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Reading Word Cards


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I teach in Reception,

 

I am currently thinking about revamping the way i send home words for reading for children to practice at home.

 

All children get a word wallet in which I add words each week - I have always used words linked to our old reading scheme (and i mean OLD!!) Ginn 360 - Ben and Lad etc.!

 

Have people changed the order they introduce word ssince the introduction of letters and sounds? How many words do your send each week, or do you wait til the children have learnt one set before sending home the next?

 

Thanks

H xoxox

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I use OLD Ginn too. First we try to assess reading readiness skills -story telling, sequencing, predicting, matching pics, shapes, words etc then send first set of words home (Ben, Lad, Mum, Dad, look, in, is, here) for children to recognise and use to make and read sentences with their parents , and also cut and stick practise at school and ordering sentences together on smartboard etc etc. Then we add no, not, yes, then words for book 3, then book 4 and when they are confident making and reading sentences in context with these words we start with the scheme books (previously taking home 'discussion' books and library books to share with adults). We do this so their reading vocabulary gives them a few books to go at and consequently they succeed and are confident. New words added to word wallet is ongoing so they are always ready for next book. Works well, thought I should update sceme to more phonic type for letters and sounds but no money yet. We also add cvc words from Jolly phonics when appropriate, and later, HF words not in scheme. We colour code Ginn words in wallet to help parents help children - black words to be blended, red words are tricky words to learn by sight. Our reading profile was slightly improved this year even though we felt cohort were poorer.

Probably teaching granny to suck eggs scenario but just to let you know there is someone else out here slaving away with Ginn - it works though!

What do you do?

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We do the same but with Oxford Reading Tree. We send home the characters names to learn first in their wallet and also the books without the words. Then add more words each week that appear in the books and build to make sentences. I would love to find a new way that didn't involve photocopying and chopping up 4 words a week for each child and feeding them into wallets. It takes ages!

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I just use some of the tricky words plus cvc words to create my own sentences which I then make into short reading 'books' where the noun is the picture clue. This has made a huge difference to reading results, especially for boys! Takes time initially but keep on computer so can use any time!

will send you a copy if you want!

 

Jenni

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Hi

I have made sets of a selection of words (2 copies of each word, approx 6 -8 words per set) from each group of letters in Letters and Sounds so the children can practise their blending skills. I encourage the parents to play matching and pairs games in the beginning and model blending until they become confident. I send some of the phrases from the end of Phase 2 and 3 home when appropriate. I also send home a set of HFW to learn once phonics is confident.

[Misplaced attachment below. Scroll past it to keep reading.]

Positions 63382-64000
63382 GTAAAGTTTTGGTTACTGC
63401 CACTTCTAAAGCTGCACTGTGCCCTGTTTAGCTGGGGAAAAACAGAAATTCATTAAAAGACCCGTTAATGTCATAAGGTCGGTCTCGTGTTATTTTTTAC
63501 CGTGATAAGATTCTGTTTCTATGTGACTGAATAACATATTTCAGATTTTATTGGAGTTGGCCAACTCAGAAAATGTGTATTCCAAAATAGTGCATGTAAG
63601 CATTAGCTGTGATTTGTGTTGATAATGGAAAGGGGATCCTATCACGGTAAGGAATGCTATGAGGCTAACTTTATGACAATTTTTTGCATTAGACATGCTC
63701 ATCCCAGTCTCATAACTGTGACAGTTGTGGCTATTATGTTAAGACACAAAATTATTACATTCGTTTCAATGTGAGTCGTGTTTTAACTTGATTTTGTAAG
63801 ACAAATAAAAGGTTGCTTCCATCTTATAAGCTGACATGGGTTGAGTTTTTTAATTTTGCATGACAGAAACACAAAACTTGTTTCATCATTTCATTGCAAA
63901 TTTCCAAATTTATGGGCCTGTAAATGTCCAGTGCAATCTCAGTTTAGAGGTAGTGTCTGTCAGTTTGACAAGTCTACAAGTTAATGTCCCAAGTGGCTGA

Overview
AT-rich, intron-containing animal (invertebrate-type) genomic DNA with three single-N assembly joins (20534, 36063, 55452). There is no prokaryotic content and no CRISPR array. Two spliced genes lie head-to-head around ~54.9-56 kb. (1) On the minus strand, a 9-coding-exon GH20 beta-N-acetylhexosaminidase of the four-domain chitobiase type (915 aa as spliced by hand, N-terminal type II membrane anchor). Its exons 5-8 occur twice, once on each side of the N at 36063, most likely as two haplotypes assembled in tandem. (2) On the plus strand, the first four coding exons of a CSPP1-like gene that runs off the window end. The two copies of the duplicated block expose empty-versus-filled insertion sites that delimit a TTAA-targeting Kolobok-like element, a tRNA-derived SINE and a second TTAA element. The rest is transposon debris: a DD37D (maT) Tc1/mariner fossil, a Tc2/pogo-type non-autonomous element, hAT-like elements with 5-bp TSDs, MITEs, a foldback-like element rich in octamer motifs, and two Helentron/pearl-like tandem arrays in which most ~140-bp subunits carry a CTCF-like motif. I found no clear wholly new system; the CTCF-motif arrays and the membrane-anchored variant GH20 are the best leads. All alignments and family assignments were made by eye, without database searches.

Once they are getting confident giving blending a go i let them chose a Pink reading band book to go home and read (these include Ginn, New Way, Rigby Star and National Geographic books). The children really like New Way because of its phonic base and do well on Ginn Level 2 upwards again because of phonic content, they don't seem bothered by the age of the book just delight in the fact they can read them independently!

 

Last year all the children responded really well, only one struggled to blend, others ranged from Orange Book band down to a couple on Yellow.

 

Helen

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We send home the phonemes as per Letters and Sounds and gradually make a phoneme fan and after that we send home cvc words etc as here. Parents really loved learning the phonemes in the way the children were and it helped with their attitude to reading.

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Last year I started using the word cards from Phonics International once children had been taught the first set of phonemes so the children could practise blending alongside the Tricky words as they were introduced. I didn't give reading books until the children were confidently blending and because we initially use phonics reading schemes didn't need to give words relating to the schemes.

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I didn't send word cards home last year - we previously had done the same as H. Last year we sent home the phonemes from letters and sounds that we had been working on that week, plus some cvc words to match to pictures. Then as they became more confident and towards the end of Phase 2 we sent home an additional tricky word or two. Then as their writing ability improved I added pictures for them to write the appropriate CVC word.

 

We didn't send home reading books home until we felt they were confidently learning the phonemes and able to blend. We then sent home Oxford Reading Tree books, but didn;t sent home word cards. Most children were OK with this. But I did have one group who I gave the Ginn books, just because the first 1st stage has far fewer words than the Oxford Reading Tree books that we have (only have one set of wordless books, and then stage 1+)

 

Very interesting thread, it's good looking at how others are doing things and picking up ideas. Thanks,

Harricroft

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